Jamie Lackey is joining us today to talk about her novelette, A Rose by Any Other Name. Here’s the publisher’s description:
Juliet is the perfect daughter to her cold parents. She’s devoted to her magic studies, studious and serious, and she even spends her weekends at home.
If she’s a little lonely, well, that hardly matters.
Romeo writes poems, collects fancy pens, makes wine, and is, according to everyone who cares about him, a romantic disaster. He does his best to ignore their knowing looks and disregard their entirely-too-practical advice.
Juliet hates the upstart, uncivilized Montagues because they’re her family’s enemies. Romeo does his best not to think about the wretched and pompous Capulets because he doesn’t need that kind of negativity in his life.
But then one morning they wake up in each other’s bodies, and everything changes.
What’s Juliet’s favorite bit?
My favorite bit about A Rose By Any Other Name is just how fun it is. Which feels sort of like a smug, self-satisfied answer to the question, but it’s really the core of this story for me. I wanted to remind myself that writing can be fun. That not everything has to be serious or sad or ambitious to be valid. I’ve written a lot (really a lot) of stories, and this one was hands down the most fun I’ve had at the keyboard. I really hope that it’s half as fun to read as it was to write.
The pandemic hasn’t been a great time for most of us, and I’ve had some other sad family drama lurking in the background, so it was nice to put on my headphones, listen to the Julie and the Phantoms soundtrack, and work on my Romeo and Juliet bodyswap comedy novelette. (It’s also fun to tell people that I wrote a Romeo and Juliet bodywap comedy novelette and see what face they’re making by the time I come to the end of that description.)
The first choice I made with this story is that it was going to be a bodyswap story. Bodyswap stories are absurdly fun, but I feel part of what makes them fun is watching actors switch roles–the example that always springs to my mind is the bodyswap episode of Red Dwarf, but there are tons of other examples out there. So to capture that feeling of familiar-yet-different in prose, I decided I wanted to do my bodyswap story as a retelling.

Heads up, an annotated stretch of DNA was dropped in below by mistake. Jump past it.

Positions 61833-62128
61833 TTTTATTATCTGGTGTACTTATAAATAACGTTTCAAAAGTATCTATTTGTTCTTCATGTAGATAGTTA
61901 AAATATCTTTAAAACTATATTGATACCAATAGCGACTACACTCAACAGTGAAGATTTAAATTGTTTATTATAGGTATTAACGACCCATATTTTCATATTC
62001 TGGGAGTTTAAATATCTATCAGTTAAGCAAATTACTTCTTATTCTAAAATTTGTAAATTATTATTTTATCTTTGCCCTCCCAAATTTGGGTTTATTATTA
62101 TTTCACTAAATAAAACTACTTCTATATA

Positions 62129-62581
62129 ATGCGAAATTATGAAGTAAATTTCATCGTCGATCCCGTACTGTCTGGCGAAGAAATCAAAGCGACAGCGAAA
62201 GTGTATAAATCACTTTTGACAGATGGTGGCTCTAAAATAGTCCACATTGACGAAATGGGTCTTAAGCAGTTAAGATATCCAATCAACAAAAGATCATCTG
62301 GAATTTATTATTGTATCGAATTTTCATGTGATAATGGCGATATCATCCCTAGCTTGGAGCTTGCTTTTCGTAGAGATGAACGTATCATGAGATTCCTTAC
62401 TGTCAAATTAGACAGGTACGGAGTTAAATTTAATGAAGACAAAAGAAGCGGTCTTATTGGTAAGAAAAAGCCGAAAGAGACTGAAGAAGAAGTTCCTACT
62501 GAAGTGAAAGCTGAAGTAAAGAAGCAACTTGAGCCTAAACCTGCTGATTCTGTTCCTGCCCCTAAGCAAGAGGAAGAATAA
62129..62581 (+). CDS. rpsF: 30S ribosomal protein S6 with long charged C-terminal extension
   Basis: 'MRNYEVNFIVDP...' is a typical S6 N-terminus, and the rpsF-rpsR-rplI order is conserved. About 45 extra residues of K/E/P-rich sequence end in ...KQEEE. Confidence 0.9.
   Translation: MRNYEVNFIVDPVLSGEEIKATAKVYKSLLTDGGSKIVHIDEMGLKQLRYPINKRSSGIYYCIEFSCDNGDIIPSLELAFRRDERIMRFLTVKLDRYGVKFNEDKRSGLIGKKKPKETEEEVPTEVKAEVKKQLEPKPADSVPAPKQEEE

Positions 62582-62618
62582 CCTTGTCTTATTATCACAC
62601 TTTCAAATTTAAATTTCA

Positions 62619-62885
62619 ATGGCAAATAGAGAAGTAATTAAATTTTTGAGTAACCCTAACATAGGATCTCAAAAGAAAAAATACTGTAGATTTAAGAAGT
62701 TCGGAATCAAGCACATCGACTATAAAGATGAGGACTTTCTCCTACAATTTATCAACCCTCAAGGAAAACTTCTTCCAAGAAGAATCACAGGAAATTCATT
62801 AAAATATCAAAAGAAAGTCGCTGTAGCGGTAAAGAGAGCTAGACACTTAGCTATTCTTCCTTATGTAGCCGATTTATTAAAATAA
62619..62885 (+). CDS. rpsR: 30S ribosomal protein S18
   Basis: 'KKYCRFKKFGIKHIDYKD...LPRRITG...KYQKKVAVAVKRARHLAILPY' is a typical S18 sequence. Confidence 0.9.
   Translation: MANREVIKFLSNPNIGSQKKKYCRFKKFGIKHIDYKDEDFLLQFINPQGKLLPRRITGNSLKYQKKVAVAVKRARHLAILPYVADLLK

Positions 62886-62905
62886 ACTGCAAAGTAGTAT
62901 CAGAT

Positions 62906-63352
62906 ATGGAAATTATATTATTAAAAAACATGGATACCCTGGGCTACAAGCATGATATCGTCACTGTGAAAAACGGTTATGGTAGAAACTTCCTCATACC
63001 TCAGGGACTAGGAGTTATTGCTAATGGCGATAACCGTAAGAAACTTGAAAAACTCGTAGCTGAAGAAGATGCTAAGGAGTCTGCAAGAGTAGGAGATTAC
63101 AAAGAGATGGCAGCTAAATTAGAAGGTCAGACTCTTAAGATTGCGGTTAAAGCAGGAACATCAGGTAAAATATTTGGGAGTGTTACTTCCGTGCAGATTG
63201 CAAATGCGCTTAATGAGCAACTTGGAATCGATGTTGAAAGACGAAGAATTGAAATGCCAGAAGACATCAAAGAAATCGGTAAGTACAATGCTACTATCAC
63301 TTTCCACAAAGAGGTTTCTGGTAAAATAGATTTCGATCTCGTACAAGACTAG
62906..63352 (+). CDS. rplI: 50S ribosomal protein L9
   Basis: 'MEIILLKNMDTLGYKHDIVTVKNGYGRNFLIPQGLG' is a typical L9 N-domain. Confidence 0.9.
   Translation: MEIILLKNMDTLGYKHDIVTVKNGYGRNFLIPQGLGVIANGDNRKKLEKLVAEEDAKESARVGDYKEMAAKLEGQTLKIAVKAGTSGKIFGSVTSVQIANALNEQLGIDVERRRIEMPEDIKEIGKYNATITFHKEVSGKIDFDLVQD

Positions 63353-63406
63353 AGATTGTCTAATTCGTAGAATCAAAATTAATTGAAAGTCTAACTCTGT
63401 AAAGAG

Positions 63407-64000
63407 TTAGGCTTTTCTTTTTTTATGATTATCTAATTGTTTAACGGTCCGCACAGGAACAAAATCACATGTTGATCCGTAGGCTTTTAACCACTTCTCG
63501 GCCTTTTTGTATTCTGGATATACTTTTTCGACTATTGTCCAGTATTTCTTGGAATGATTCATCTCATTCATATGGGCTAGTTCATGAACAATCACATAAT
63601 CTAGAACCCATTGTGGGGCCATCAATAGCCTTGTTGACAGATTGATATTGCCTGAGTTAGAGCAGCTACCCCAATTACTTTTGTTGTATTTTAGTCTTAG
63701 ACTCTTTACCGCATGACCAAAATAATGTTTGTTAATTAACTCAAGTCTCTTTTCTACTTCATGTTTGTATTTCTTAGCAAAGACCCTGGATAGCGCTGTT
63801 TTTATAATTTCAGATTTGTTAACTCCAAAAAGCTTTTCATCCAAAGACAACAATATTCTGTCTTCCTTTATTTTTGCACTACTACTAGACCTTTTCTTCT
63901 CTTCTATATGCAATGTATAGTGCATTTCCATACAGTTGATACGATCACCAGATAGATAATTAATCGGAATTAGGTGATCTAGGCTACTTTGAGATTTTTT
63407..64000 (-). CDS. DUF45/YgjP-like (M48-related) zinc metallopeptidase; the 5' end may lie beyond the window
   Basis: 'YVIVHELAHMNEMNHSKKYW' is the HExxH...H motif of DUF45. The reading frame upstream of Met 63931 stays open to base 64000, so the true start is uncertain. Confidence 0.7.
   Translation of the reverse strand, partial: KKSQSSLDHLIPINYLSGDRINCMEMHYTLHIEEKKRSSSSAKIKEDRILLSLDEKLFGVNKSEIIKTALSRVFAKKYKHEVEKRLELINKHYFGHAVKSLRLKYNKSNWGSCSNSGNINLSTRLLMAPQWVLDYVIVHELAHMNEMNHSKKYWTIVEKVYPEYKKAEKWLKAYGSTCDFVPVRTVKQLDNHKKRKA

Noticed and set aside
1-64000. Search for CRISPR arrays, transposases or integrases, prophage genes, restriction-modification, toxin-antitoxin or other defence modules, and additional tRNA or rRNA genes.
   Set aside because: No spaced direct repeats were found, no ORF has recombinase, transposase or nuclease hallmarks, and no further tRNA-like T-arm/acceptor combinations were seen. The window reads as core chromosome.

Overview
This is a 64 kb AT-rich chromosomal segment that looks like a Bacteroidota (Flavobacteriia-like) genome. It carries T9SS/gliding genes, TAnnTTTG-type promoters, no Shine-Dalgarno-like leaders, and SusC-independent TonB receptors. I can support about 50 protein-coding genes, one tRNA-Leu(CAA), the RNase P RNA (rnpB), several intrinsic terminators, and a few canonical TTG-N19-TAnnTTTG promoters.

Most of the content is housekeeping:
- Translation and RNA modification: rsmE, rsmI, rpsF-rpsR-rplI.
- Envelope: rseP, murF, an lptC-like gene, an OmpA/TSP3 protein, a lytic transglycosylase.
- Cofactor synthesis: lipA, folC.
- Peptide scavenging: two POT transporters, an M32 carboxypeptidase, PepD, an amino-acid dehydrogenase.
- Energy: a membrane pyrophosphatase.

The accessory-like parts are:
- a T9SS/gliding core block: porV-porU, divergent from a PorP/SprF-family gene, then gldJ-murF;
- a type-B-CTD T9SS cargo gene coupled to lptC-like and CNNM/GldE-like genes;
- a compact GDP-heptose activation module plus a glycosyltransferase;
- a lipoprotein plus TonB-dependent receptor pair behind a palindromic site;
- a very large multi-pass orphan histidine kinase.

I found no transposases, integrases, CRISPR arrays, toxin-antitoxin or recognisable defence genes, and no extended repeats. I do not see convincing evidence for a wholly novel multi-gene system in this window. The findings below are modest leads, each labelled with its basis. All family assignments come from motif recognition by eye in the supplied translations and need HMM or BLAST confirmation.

I love retellings. There’s something so satisfying about taking a familiar story, especially one that everyone knows, and breaking it down into its component bits, adding and changing elements, and then building it back up, like some kind of Frankenstein’s Lego Castle. I think that’s part of what makes fanfiction such a joyful thing.
I knew instantly that I wanted to do something Shakespearean. What’s more fun than Shakespeare? I considered my favorites, Much Ado about Nothing, A Midsummer Night’s Dream, or The Tempest, but none felt quite right. As You Like It was too obvious. When I thought about using Romeo and Juliet, I literally giggled to myself like some kind of madwoman. So it was the clear winner.
And then I sat down to write it, and it was just so much fun to actually write. Every scene was a joy, and I was almost sad to get to the happily ever after. (Spoiler, no one dies, and they do all, in fact, live happily ever after.)
Jamie Lackey lives in Pittsburgh with her husband and their cats. She has had over 160 short stories published in places like Beneath Ceaseless Skies, Apex Magazine, and Escape Pod. She has a novella and two short story collections available from Air and Nothingness Press and has self-published two novellas, two flash fiction collections, and a novelette. In addition to writing, she spends her time reading, playing tabletop RPGs, baking, foraging, and hiking.